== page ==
What group is not incorporated here, in the decisive referendum?  The referendum question says: Do you agree that the extent of the lands be five thousand or ten thousand hectares?  Who own more than five thousand hectares?  Eight thousand families.  But only 400 families have upwards of ten thousand hectares.  It is a powerful blow against the large landowners; clearly there is not much to negotiate with these gentlemen, so let's proceed with the referendum.  I am sure the option of not extending it to more than five thousand hectares will be adopted, defining the irreducible core that will not be renegotiated.

It is possible that by the time the referendum is called, the Congress will negotiate five thousand or ten thousand, but it is clear that there is a core of major landholdings that have been defined in isolation from the rest of society.  However, attempts were made to dialogue with them, because politically one should exhaust all channels for dialogue before making a tough decision.  As any military strategist will say, take all possible steps, and once they are exhausted, the next step is justified.  And here we have had to try again and again, not out of weakness but because we are obliged to dialogue and to listen, and in the worst of cases, after having exhausted all options, it is possible to define things by another route.  That is why we have to dialogue.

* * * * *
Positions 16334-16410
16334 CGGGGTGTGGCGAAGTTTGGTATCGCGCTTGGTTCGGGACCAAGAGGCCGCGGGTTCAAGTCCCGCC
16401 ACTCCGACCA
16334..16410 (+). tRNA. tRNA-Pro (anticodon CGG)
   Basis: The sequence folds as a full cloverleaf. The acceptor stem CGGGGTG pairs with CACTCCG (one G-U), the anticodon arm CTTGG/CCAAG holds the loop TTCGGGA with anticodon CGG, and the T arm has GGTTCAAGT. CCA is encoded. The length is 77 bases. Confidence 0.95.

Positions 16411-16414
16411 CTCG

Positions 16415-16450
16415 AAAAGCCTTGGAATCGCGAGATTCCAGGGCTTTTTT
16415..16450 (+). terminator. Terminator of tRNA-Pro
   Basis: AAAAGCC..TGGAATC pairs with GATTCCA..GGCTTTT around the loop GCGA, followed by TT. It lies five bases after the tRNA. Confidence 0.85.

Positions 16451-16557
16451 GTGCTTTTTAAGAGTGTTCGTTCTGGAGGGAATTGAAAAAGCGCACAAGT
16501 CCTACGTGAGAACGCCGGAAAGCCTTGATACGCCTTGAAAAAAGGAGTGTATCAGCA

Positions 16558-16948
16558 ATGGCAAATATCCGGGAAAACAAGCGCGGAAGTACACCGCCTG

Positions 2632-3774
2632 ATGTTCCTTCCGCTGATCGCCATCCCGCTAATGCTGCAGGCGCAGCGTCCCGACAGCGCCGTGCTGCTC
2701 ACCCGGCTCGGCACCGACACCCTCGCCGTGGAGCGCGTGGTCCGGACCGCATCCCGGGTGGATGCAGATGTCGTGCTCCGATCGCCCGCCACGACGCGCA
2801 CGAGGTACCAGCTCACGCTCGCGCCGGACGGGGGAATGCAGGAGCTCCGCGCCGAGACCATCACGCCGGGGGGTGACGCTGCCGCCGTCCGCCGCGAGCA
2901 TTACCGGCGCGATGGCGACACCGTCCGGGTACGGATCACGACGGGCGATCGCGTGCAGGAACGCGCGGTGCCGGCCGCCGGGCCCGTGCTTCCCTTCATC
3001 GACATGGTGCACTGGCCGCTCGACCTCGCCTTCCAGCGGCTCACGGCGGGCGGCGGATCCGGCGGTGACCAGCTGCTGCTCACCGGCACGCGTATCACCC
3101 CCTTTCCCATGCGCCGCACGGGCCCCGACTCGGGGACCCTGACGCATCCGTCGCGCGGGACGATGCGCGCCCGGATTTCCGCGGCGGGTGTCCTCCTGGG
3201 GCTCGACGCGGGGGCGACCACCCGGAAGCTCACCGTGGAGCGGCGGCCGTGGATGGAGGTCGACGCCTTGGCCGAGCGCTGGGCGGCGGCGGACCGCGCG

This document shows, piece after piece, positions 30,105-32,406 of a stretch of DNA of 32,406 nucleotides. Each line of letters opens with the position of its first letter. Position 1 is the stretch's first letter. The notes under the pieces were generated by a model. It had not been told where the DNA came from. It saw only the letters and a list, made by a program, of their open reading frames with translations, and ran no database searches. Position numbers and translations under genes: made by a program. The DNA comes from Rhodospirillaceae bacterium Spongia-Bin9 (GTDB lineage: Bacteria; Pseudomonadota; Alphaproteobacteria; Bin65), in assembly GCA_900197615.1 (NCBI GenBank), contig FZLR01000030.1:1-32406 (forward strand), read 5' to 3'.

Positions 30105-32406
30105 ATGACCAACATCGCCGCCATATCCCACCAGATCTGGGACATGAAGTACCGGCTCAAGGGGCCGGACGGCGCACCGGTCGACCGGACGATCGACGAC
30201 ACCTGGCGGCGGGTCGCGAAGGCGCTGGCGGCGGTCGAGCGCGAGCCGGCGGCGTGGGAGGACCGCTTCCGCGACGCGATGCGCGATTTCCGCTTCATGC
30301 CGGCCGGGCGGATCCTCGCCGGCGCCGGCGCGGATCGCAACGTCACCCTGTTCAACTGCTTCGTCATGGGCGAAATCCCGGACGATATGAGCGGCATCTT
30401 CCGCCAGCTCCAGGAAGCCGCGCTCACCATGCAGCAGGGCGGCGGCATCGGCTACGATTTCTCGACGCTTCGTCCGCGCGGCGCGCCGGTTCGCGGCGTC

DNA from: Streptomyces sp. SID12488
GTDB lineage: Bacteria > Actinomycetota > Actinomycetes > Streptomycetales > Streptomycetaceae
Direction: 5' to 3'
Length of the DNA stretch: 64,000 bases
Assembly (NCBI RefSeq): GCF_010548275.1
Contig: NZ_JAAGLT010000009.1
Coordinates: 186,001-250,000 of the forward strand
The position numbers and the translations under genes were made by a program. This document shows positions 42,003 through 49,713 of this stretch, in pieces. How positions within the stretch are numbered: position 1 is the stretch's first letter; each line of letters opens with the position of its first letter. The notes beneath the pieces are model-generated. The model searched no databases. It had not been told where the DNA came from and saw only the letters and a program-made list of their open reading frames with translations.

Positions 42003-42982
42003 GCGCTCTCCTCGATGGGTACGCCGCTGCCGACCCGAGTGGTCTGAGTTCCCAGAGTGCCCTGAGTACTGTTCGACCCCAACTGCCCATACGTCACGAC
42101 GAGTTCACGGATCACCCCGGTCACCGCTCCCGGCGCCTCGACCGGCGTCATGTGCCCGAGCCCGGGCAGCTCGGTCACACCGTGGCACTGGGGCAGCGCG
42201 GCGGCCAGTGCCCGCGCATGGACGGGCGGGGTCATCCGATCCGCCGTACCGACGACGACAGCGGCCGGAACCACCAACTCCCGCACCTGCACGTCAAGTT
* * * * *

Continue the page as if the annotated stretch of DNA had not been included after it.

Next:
On the subject of natural resources, we have given constitutional protection to the nationalization of hydrocarbons.  This means that no one can legally reprivatize above- or below-ground gas and petroleum, the refineries, or the ability to make decisions about, to market, and to set the price of hydrocarbons; this is now under lock and key. Sánchez de Lozada, with the old Constitution, which declared that the deposits (but nothing else) belonged to the state, privatized everything.  With that experience, we say here: the gas and oil in the deposits and in any of the states where they are found belong to Bolivians through the national state.